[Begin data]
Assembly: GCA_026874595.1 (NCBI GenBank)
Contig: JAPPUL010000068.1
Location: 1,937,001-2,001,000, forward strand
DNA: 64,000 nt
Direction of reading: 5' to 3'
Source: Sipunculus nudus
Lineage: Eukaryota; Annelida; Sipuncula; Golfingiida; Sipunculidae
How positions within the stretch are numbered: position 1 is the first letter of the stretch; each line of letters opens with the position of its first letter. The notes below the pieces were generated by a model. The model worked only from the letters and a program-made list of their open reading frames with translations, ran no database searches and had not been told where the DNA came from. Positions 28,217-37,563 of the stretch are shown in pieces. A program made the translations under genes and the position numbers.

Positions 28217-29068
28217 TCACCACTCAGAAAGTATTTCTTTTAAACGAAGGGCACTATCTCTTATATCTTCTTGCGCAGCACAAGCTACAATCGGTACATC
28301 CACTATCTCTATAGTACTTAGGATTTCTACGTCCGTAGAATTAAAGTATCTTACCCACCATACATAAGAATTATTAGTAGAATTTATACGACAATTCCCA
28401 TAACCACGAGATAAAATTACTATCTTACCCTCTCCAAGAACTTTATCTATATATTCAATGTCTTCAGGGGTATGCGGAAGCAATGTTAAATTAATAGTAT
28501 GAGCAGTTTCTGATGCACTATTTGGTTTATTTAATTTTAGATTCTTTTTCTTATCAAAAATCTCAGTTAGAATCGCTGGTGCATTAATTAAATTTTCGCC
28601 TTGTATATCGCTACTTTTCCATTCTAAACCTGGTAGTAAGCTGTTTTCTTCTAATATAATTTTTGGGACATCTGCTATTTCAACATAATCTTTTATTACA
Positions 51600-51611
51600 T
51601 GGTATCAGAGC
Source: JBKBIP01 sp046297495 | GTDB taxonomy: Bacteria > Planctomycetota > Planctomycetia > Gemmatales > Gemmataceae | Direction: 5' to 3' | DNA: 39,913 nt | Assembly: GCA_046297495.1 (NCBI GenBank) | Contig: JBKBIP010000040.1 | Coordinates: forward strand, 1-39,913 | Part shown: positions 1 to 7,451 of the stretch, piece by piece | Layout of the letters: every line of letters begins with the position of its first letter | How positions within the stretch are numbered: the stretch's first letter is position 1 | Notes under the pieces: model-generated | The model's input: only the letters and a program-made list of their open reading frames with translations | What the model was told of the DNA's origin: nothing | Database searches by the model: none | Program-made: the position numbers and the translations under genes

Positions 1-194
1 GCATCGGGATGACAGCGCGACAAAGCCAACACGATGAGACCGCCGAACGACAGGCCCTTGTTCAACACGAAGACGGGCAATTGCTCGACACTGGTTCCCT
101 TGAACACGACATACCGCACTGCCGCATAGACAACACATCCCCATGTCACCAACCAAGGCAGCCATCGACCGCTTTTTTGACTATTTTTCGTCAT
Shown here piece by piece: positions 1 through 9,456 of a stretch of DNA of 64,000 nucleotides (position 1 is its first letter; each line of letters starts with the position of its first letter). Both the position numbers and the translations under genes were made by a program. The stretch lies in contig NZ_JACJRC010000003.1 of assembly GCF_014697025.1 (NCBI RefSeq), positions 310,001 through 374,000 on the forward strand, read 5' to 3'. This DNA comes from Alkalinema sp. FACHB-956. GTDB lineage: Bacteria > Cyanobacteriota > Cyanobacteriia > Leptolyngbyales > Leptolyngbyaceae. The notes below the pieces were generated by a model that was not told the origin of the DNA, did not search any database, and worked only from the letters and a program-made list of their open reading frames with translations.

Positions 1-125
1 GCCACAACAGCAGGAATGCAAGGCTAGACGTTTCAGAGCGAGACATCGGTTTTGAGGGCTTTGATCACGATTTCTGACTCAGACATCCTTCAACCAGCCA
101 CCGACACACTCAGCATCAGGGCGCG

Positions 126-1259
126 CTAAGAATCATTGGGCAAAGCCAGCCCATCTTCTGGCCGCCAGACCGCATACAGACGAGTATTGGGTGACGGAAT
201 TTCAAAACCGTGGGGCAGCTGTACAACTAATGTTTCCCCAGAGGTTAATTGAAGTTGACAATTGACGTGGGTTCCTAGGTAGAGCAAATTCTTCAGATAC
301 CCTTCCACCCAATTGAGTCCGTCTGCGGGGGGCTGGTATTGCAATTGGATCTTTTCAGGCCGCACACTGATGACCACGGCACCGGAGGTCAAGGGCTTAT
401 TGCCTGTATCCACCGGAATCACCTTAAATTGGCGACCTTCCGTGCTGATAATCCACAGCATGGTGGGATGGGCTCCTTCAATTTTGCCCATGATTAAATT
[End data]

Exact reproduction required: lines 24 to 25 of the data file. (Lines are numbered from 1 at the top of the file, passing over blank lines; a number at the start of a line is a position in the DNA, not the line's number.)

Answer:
1 GCCACAACAGCAGGAATGCAAGGCTAGACGTTTCAGAGCGAGACATCGGTTTTGAGGGCTTTGATCACGATTTCTGACTCAGACATCCTTCAACCAGCCA
101 CCGACACACTCAGCATCAGGGCGCG